actual presentation. Why Microsoft
Excel 2000 does not allow several instances of itself, while other programs of
the same suite can, it is unknown (and frustrating). But at least an Excel window can be stretched across the two
displays, and the user can let each display show a different worksheet.
A problem that might arise is when the secondary display is disabled, and
the user opens a program that was set up to open on the secondary display.
In this situation, the program will open, but its window will be hidden
and inaccessible, concealed in the place where the second monitor should be.
The application can only be seen by its button in the Taskbar.
This can be considered a bug in Windows 98, but, on the other hand, this
behavior avoids that the position of the program window be lost unnecessarily.
For example, if the user only disabled the secondary display temporarily.
Enabling the secondary display reestablishes access to the hidden window,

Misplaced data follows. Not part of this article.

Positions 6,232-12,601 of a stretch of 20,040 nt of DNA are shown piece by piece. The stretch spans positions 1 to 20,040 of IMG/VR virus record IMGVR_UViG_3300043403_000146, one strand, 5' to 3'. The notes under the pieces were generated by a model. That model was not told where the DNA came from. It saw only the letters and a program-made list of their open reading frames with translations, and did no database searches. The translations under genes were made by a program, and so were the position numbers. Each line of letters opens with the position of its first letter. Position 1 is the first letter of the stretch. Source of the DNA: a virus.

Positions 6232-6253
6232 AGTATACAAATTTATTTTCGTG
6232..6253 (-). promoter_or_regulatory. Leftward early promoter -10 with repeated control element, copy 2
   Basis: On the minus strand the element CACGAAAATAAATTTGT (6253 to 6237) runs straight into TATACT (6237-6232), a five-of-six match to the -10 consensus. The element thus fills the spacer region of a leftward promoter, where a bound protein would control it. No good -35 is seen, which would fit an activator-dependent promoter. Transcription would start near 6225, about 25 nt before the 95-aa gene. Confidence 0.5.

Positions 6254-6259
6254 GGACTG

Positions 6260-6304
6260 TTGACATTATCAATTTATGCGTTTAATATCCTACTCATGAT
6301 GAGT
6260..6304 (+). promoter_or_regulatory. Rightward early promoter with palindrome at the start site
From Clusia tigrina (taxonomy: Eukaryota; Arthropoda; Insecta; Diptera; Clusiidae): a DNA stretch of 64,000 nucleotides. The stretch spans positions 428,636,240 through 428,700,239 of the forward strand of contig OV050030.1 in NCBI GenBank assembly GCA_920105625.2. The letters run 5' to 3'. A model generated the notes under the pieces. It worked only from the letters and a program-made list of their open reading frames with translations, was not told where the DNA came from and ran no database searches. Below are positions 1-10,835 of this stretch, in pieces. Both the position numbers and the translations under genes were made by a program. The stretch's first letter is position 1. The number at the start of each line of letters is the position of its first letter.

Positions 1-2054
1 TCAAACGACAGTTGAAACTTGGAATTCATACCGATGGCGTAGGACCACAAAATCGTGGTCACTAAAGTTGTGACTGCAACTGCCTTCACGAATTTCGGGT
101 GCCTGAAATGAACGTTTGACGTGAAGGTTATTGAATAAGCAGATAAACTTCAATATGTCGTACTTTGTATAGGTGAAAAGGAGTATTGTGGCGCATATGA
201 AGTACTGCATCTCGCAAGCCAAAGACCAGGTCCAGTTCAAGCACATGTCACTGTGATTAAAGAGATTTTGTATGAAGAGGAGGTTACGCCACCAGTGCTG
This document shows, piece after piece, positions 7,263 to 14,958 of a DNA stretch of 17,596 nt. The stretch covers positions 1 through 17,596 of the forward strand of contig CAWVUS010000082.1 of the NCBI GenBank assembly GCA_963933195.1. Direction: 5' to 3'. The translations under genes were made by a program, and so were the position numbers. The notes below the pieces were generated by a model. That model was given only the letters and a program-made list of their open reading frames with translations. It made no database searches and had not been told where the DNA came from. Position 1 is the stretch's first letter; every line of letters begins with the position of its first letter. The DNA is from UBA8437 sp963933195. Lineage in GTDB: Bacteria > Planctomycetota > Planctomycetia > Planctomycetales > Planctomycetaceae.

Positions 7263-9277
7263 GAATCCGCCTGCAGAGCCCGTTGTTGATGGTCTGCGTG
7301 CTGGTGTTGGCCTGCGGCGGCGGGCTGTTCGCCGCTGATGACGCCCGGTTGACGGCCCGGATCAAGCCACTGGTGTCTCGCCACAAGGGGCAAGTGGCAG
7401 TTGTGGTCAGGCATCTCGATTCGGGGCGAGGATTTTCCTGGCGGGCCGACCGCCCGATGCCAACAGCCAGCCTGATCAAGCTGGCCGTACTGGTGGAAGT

but if the user does not wish, or cannot, enable the secondary display, here is
a fix. Click onto the
application’s button on the Taskbar with the right mouse button.
Select “move” in the menu that opens.
With the keyboard arrow keys, and only with the keyboard arrow keys, move
the window until it is visible on the primary display.
Press Enter when satisfied. If
the “move” option is not available, select “restore” first, and then
What about PrintScreen? If
you press the PrintScreen key, an instant picture of the whole, extended
desktop, will be placed into the clipboard.
Exactly as it is set up in the Settings tab of Display Properties.
“Okay! So I can now grab those action games of mine and spread them across two monitors, or have multiple views opened at the same time! Front, back, radar! I will rock!!” Unfortunately, this is not that simple.
Games usually use 3D acceleration. And
only the primary card can be accelerated, either in DirectX or OpenGL.
Furthermore, acceleration requires full screen mode.
This means a 3D-accelerated game can only be run on the primary display
and in full screen mode. You cannot
access the secondary display from the game, unless the game specifically
supports multiple monitors (such as Microsoft Flight Simulator 98/2000).